Covid now killing half as many people as bad flu year

Coronavirus will become an 'endemic' predicts WHO expert

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Influenza death figures from 2017/18 indicate the burden of the coronavirus is now comparable to flu, according to Professor Paul Hunter, an infectious disease expert from the University of East Anglia.

He said: “Once we’re past this Omicron peak — excluding another unexpected variant that reverses all of our progress — then we’ll be close to the point of endemic.”

He added that Covid will “almost certainly” get weaker every year as people develop natural immunity. Eventually, he suggested, the virus will develop into a common cold.

The data Prof Hunter referred to shows there were more than 400 influenza deaths per day at the peak of the last bad flu season and almost 300 daily fatalities the year before.

On Monday, the UK recorded 77 deaths within 28 days of a positive Covid test.

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During the bad flu season, like this winter due to the pressures brought by the coronavirus, routine hospital treatments were disrupted and patients were told to avoid visiting A&E units.

Prof Hunter’s comments to MailOnline follow the release throughout the past month of new studies reinforcing the belief that Omicron causes less serious disease than previous variants.

Evidence from six studies indicates that the newest version of the virus, first reported to the World Health Organisation (WHO) from South Africa in November, is more likely to infect people’s throats, which researchers believe could explain why, though more infectious, it appears to be less harmful than other strains.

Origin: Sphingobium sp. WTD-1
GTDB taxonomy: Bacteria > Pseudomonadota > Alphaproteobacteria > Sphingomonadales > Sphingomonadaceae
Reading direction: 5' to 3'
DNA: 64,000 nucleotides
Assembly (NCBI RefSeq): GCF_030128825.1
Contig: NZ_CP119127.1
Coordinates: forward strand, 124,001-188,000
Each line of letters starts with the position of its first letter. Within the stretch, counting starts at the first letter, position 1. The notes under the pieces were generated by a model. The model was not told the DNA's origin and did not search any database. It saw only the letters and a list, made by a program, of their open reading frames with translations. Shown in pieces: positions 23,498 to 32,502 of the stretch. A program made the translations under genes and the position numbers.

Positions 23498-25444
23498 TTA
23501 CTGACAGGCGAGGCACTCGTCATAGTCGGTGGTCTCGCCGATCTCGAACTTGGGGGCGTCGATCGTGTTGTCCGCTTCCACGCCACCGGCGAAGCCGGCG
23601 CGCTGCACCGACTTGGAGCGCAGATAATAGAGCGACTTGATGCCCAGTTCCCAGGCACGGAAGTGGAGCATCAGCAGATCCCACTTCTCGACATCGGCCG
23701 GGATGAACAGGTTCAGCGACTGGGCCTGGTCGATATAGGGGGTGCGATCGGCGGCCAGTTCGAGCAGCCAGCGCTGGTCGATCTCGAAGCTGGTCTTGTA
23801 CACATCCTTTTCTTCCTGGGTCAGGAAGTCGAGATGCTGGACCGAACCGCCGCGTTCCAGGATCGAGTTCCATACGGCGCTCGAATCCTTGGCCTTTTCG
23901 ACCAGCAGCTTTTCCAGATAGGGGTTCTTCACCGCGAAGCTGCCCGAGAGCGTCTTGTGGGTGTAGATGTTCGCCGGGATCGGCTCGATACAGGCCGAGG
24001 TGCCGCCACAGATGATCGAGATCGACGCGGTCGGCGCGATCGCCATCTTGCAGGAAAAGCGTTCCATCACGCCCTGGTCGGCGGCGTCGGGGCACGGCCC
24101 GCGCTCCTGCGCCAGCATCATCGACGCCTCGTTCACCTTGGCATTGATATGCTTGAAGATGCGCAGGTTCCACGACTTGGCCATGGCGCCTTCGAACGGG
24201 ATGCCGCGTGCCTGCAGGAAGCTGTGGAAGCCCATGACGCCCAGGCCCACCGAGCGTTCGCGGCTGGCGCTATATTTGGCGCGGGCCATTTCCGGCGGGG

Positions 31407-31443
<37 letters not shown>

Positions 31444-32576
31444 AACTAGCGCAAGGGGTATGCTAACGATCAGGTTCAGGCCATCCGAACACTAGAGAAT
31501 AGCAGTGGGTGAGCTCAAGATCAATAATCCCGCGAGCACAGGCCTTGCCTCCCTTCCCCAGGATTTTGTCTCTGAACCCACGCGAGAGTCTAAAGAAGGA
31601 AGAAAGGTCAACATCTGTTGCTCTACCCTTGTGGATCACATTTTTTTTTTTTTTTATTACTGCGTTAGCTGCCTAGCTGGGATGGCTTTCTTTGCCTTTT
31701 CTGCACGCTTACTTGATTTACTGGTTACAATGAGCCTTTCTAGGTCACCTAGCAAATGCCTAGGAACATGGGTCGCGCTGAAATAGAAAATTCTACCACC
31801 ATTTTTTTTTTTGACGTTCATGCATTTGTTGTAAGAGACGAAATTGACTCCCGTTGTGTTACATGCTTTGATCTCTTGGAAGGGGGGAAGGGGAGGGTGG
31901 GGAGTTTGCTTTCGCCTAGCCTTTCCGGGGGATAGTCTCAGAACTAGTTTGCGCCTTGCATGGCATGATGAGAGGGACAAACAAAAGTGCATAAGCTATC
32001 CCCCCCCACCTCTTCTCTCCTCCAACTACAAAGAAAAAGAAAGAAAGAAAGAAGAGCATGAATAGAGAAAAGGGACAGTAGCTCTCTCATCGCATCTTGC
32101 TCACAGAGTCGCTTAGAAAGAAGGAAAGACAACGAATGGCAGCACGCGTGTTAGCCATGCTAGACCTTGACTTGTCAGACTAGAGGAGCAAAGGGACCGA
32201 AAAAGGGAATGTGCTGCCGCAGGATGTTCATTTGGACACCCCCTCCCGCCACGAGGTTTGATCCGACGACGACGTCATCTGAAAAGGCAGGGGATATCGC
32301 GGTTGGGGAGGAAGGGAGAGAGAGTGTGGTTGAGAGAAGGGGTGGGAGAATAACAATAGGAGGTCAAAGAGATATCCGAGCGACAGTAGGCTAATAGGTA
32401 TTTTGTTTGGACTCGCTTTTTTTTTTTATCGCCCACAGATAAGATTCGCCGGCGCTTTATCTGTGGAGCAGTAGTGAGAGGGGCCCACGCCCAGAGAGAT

Scientists’ findings have yet to be peer-reviewed. However, they confidently point out that Omicron does not damage people’s lungs as much as Delta and other previous versions of the coronavirus.

Given that infected lung tissues are potentially more dangerous, the findings support the hypothesis that Omicron is less deadly.

At the same time, if the virus replicates more in the throat, that makes it more transmissible, which would help to explain the rapid spread of Omicron.

Dr John Swartzberg, clinical professor emeritus of infectious diseases and vaccinology at UC Berkeley School of Public Health, told Express.co.uk the natural evolution of viruses suggests Covid, as time goes by, will indeed become less threatening.

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He said: “In general, though with exceptions, viral infections tend to evolve toward more benignity. That is, it doesn’t help the virus to survive if it makes its host so ill that they stay at home in bed.

“Ideally, from the virus’s perspective, the host should be well enough to be with other people but still be coughing and sneezing.”

The UK on Monday recorded 142,224 positive infections.

Despite the staggering figure, as a result of the findings on Omicron’s generally lower-danger, ministers are considering starting to “live with” COVID-19 and even cutting the self-isolation period for fully vaccinated people who test positive from seven to five days.

Prime Minister Boris Johnson claimed the Government will continue to “keep things under review”.

He added: “We’re always guided by the facts, by the science, and by changing circumstances.”

The WHO, mindful of the increasingly lighter-hearted narrative around the virus, has warned the pandemic is not over.

Dr David Nabarro, its special envoy on Covid, told Sky News: “I’m afraid we are moving through the marathon but there’s no actual way to say that we’re at the end – we can see the end in sight, but we’re not there. And there’s going to be some bumps before we get there.”

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